Document Type

Working Paper

Publication Date

2011

Abstract

The volatility of share returns for individual companies increased sharply during the recent financial crisis. The larger part of this increase was due to a dramatic rise – five fold as measured by variance – in idiosyncratic risk. We find that this pattern repeats itself during each major economic reversal going back 85 years. Because idiosyncratic risk is what is involved, this increase cannot be explained by changes in predictions concerning the future course of the economy as a whole.

Our first goal is to explain why difficult economic times, which are defined in terms of market wide phenomena, make the future of individual firms more difficult to predict, above and beyond the effects of the more difficult to predict economy as a whole. One explanation is that in crisis times, information about a firm contained in current news may become more important, compared to ordinary times, in predicting its future cash flows relative to the role of the already existing stock of knowledge relevant to making such predictions. A second is that the quality of management becomes more important in crisis times; consequently, the ordinary flow of information about this subject can have bigger impact. A third is that crisis may create uncertainty as to what factors are even important to valuation; because of uncertainty, a broader range of information may be seen to shed light on this question, and therefore move stock prices. We find less convincing two other possible explanations: noise trading and the idea that the increase in idiosyncratic risk is the result of a bad-times-induced separating equilibrium that reveals which firms have fraudulent or inept managers who were able to mask their problems in the preceding good times and which firms have been genuinely well managed all along.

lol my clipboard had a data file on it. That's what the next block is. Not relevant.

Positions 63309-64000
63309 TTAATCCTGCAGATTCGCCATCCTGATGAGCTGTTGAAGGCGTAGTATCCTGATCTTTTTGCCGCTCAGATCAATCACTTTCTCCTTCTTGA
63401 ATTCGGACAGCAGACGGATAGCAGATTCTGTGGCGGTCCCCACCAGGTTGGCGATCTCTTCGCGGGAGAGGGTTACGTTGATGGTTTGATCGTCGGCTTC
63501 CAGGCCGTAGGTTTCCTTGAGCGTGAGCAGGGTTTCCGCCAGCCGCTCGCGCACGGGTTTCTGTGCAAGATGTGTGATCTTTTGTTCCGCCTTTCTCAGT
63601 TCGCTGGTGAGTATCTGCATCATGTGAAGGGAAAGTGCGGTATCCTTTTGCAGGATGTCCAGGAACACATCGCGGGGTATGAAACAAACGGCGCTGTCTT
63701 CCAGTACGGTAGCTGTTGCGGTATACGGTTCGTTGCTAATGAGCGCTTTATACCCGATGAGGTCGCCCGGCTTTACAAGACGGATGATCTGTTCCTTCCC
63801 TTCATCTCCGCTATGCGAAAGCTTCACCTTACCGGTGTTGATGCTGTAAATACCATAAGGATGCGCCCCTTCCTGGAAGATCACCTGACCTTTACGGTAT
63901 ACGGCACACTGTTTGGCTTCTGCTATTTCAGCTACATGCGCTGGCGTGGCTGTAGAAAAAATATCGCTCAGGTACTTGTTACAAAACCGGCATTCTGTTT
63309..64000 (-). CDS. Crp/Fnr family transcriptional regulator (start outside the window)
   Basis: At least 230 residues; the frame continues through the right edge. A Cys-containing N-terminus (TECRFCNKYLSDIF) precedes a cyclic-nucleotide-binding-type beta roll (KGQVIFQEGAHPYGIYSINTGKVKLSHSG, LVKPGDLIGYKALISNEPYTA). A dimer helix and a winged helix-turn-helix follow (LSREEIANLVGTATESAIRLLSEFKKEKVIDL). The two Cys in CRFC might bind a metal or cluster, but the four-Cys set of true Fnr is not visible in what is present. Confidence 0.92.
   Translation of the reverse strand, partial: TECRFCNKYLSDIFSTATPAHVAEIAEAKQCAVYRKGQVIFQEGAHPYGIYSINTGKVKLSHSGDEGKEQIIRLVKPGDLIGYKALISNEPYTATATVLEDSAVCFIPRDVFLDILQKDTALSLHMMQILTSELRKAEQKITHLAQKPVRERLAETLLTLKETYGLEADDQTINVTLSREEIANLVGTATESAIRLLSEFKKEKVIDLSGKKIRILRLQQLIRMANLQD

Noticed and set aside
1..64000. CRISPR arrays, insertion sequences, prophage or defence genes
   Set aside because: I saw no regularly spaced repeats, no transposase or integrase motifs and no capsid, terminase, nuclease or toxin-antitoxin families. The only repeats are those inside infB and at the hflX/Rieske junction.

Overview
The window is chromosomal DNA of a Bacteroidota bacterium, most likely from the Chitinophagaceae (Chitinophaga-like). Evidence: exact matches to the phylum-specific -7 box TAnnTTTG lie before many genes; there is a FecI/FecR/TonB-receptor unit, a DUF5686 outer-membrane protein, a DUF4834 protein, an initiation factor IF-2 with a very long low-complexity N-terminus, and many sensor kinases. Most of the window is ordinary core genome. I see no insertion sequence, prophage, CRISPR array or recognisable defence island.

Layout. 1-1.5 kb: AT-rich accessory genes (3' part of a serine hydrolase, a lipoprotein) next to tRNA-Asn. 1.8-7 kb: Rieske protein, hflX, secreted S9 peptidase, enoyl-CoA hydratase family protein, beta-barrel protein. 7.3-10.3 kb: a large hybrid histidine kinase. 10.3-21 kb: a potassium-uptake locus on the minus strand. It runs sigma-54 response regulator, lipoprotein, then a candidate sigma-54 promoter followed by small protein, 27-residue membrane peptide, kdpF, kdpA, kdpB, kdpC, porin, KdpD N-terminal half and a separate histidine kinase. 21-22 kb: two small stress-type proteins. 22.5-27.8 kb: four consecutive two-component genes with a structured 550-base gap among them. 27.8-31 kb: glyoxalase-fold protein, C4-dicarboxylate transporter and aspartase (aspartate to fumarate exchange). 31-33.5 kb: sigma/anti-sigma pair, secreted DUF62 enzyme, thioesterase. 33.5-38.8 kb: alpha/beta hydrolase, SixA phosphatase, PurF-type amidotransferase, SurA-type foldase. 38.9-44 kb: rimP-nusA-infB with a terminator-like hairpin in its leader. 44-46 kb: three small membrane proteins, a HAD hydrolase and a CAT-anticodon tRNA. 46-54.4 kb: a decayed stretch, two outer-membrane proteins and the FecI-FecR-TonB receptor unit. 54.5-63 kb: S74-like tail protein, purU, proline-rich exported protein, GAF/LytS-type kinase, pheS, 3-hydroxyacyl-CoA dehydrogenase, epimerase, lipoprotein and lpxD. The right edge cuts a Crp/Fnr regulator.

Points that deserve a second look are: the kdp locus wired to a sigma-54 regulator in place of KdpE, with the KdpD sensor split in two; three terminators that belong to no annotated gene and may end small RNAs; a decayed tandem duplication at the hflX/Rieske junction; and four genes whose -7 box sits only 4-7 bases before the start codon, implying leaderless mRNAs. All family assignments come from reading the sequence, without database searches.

Our second goal is to explore the implications of our results for corporate and securities litigation, which, over the last few decades, has become increasingly enmeshed with the empirical analysis of the idiosyncratic portion of share returns of the companies involved. In this connection, we consider the determination of loss causation in fraud-on-the-market class actions, the determination of materiality necessary for a trade on non-public information to violate the law, the determination of what items of information should be subject to a mandatory disclosure, and the extent of deference that should be paid to a corporate board that reject acquisition offers at a premium above pre-offer market price. In each of these areas, we find that there are no simple answers to the question of whether the increase in idiosyncratic risk during periods of crisis would justify a change in practice.

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